Linux Command Library
commands
Commands
basic
Basic
tips
Tips

pam_timestamp_check

Check to see if the default timestamp is valid

pam_timestamp_check [-k] [-d] [target_user]

With no arguments pam_timestamp_check will check to see if the default timestamp is valid, or optionally remove it.

-k

Instead of checking the validity of a timestamp, remove it. This is analogous to sudo's -k option.

-d

Instead of returning validity using an exit status, loop indefinitely, polling regularly and printing the status on standard output.

target_user

By default pam_timestamp_check checks or removes timestamps generated by pam_timestamp when the user authenticates as herself. When the user authenticates as a different user, the name of the timestamp file changes to accommodate this. target_user allows to specify this user name.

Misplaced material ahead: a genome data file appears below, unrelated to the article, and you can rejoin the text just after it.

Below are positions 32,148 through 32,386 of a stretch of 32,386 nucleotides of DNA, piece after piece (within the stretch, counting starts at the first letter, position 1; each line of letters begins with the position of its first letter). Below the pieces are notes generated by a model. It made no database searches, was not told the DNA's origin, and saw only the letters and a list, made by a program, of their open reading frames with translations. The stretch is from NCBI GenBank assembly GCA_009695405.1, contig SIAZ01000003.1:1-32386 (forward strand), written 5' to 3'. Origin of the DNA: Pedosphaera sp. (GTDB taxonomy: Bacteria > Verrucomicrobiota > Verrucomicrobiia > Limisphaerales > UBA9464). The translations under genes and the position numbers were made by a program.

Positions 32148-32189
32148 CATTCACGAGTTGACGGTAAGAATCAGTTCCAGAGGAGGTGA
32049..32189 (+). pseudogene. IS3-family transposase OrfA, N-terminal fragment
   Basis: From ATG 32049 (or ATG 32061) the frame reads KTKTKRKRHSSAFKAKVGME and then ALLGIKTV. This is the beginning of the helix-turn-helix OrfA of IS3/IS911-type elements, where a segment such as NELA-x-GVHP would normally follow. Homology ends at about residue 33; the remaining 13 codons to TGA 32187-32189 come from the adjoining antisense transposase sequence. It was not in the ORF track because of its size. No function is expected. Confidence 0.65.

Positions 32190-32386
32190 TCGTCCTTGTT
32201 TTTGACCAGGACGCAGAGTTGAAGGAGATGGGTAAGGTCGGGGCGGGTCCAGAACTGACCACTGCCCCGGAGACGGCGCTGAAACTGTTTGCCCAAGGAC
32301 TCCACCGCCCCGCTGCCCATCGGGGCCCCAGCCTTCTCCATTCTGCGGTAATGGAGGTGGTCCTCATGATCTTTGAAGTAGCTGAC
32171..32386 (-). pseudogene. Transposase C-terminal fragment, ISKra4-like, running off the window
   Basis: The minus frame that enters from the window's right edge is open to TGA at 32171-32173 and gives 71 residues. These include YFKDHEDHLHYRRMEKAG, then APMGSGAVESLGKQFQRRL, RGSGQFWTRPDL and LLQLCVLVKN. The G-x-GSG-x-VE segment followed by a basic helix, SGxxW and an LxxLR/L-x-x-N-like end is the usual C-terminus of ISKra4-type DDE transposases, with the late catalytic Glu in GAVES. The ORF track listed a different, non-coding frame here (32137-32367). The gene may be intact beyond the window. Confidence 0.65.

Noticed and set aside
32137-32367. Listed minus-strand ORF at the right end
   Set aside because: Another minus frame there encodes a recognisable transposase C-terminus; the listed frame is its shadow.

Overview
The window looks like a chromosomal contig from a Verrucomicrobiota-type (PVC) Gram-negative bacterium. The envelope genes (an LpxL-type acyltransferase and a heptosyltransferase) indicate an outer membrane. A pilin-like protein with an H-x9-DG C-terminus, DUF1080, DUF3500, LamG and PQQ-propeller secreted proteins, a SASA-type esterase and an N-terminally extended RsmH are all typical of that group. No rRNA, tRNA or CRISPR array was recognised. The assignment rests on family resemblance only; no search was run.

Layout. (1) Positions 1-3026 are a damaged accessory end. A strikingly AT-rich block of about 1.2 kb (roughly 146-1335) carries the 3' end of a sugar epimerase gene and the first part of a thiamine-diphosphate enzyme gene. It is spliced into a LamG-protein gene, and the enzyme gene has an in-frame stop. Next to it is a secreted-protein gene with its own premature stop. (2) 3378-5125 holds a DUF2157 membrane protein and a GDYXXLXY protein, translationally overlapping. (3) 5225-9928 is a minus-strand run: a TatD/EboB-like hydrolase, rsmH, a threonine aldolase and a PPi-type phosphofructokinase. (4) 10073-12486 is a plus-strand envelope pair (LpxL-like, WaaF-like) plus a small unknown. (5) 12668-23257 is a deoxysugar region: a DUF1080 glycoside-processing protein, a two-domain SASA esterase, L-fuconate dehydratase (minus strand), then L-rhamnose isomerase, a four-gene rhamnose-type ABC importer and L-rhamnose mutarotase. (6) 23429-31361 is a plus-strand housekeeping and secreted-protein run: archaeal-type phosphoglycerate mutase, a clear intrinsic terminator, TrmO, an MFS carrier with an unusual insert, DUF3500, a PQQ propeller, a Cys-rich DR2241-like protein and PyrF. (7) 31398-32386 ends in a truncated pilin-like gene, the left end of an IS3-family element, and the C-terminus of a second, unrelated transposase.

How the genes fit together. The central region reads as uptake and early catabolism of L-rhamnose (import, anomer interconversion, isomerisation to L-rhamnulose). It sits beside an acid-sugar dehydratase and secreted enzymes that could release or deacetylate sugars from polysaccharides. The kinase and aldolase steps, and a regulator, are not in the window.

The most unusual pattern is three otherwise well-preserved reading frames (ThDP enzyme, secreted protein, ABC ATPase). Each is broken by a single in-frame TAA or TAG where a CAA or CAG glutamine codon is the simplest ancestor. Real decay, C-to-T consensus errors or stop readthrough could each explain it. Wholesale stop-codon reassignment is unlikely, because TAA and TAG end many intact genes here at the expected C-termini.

0

The timestamp is valid.

2

The binary is not setuid root.

3

Invalid invocation.

4

User is unknown.

5

Permissions error.

6

Invalid controlling tty.

7

Timestamp is not valid.

Users can get confused when they are not always asked for passwords when running a given program. Some users reflexively begin typing information before noticing that it is not being asked for.

auth sufficient pam_timestamp.so verbose auth required pam_unix.so session required pam_unix.so session optional pam_timestamp.so 

/var/run/sudo/...

timestamp files and directories

pam_timestamp_check(8), pam.conf(5), pam.d(5), pam(8)

pam_tally was written by Nalin Dahyabhai.

play store download app store download
Imprint
Sonnenallee 29, 12047 Berlin, Germany
e-mail: sschubert89@gmail.com

Privacy policy
Successfully copied